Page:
Mushroom Spore Prints

Did you ever make MUSHROOM SPORE PRINTS as a kid? They’re super-easy to make and super-beautiful! Lately the girls and I have found lots of mushrooms around the yard, at L’s school, and when out hiking in the woods! Mushroom spore prints are so mush fun to make…you’ll be out looking for mushrooms everywhere you go! When looking for mushrooms, you’ll want to find some that are fresh (just a day or two old), before they’ve dropped their spores. Mushroom spores are no bigger than a speck of dust and the wind scatters them all around. As you probably assumed, the spores are mushrooms’ “seeds.” In making spore prints on paper, you’ll be amazed at how many just one mushroom has!

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While it’s fun to poke and prod at mushrooms, investigating them and marveling at their unique beauty, be sure to remind your kids that we NEVER eat a mushroom that we find outdoors. Only experts know the difference between ones that are deadly and ones that are okay to eat.

 

Materials needed:

  • mushrooms
  • sharp knife
  • dark paper or card stock
  • a large bowl or container

 

First, find a good mushroom or two. Mushrooms come in all shapes and sizes…you’ll want a typical dome-shaped mushroom cap, though it doesn’t matter what color.

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After you’ve carefully removed the mushroom from the soil, cut off the stem close to the top of the mushroom.

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Flip the mushroom onto a dark piece of paper.

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Cover it with a large bowl or container, and let the mushroom sit for a few hours or overnight.

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Carefully remove the container and lift the mushroom off the paper without smudging the spore print.

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Fascinating and beautiful!!!

Homemade Elder-Blossom Nectar

Inspiration for our HOMEMADE ELDER-BLOSSOM NECTAR came from one of my favorite children books, “Linnea’s Almanac” by Christina Bjork and Lena Anderson. L rediscovered the Linnea books a couple weeks ago and has been poring over each page. In the July section of the book is a recipe for Elder-Blossom Nectar. Since I had never made it, but always wanted to, we got to work! The very day we came across the recipe, we spotted an Elder Tree on one of our outings! How lucky were we!?! A few days later, we went on an early morning adventure and harvested the Elder blossoms.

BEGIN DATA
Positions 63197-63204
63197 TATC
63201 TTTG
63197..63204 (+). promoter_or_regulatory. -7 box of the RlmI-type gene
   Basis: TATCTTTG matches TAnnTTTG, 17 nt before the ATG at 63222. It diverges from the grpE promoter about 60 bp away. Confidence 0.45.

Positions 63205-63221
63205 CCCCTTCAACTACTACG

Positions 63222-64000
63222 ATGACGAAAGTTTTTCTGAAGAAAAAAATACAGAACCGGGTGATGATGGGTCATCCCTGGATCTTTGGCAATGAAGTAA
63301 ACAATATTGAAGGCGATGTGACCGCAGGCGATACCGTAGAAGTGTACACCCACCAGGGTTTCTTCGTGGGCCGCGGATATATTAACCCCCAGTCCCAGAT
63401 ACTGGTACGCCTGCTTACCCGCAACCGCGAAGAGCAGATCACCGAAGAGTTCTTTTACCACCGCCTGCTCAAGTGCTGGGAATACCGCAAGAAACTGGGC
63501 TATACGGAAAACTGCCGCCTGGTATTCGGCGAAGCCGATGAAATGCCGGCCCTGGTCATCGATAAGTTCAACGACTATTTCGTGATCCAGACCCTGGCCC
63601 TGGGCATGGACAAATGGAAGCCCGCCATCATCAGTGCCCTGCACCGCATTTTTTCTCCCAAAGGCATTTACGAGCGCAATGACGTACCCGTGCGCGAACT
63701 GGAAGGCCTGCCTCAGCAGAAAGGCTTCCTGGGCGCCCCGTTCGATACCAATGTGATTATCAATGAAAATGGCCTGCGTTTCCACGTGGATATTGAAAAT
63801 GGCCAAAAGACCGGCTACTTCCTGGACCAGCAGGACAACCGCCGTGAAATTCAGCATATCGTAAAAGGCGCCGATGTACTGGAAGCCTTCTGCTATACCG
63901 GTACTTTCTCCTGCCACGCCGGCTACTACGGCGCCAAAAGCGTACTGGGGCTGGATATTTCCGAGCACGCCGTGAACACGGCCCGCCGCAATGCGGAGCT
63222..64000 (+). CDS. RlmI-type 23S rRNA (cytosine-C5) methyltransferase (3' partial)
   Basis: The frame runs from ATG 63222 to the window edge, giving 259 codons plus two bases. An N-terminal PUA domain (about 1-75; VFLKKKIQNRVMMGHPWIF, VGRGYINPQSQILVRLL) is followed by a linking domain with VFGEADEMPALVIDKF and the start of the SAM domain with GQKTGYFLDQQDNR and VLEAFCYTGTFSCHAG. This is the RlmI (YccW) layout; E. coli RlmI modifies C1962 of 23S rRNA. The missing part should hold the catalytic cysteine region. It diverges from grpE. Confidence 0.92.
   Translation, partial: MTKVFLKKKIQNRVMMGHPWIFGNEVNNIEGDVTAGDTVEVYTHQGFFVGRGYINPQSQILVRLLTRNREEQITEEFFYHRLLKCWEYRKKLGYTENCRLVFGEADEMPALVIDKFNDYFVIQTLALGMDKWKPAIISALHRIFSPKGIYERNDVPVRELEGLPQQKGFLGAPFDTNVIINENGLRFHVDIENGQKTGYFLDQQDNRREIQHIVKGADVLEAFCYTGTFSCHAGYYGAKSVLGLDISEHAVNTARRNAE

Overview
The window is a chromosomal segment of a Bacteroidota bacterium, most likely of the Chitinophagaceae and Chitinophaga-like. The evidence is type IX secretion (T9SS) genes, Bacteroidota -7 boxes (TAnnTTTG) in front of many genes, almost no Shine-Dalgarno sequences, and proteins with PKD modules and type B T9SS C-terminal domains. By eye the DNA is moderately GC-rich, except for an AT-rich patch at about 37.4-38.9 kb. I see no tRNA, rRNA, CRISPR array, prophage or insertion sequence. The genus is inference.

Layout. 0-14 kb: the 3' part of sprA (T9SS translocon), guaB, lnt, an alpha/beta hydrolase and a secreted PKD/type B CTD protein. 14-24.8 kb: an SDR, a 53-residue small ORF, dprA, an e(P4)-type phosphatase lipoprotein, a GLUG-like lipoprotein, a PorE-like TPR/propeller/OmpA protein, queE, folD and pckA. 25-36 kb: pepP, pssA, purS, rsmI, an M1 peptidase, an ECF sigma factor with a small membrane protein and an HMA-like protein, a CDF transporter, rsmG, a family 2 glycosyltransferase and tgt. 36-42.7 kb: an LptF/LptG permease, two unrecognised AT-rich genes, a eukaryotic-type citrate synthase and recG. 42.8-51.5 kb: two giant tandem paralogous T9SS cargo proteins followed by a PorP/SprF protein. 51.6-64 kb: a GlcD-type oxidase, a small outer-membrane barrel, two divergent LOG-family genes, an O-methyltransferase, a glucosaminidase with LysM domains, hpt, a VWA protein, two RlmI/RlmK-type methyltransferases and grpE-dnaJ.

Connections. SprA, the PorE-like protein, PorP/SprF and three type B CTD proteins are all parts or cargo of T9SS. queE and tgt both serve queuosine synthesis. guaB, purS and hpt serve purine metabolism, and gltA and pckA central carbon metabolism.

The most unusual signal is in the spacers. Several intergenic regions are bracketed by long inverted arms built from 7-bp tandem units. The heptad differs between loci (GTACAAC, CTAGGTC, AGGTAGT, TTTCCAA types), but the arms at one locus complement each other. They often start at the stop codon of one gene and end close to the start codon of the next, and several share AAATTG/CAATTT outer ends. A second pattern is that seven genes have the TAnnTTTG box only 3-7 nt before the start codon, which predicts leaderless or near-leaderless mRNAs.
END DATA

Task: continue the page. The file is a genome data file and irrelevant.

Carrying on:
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Ingredients:

  • 25-30 Elder blossom clusters
  • 1-2 lemons
  • 2 lbs sugar
  • 1 quart water

Before you harvest Elder blossoms, you want to make certain that you have the right type of tree. There are other blossoms that are similar, poisonous Elder and poison Hemlock, but are not the same. True Elder blossoms will be on a tree. The white flowers are in big, flat, round clusters that have a strong, sweet smell. (see pictures below) Poisonous Elder grows in pointed clusters that are yellowish-green and they do not have a strong scent. Poison Hemlock has a very different, fern-like leaf shape, and it grows more like a weed…not a tree.

 

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Once you find your Elder tree, you’ll want to cut off 25-30 flower clusters. Have your kids help you count the flowers, inspect them with a magnifying glass for fun, and put them in a large jar.

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Next, back at home, slice your lemon and add it to a pot with the water and sugar. Heat the mixture to a boil, then carefully pour it into the jar with your Elder blossoms. Cover the jar and let it sit for three days.

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While the nectar is setting, time to find and clean some bottles! You want to make sure your bottles are well washed in preparation for the nectar.

After three days, it’s time to bottle your nectar! Opening the lid, you won’t believe the sweet aroma that’s been bottled up inside! (I have to admit, I cheated. We opened the jar everyday to smell our nectar…it was just so tempting!)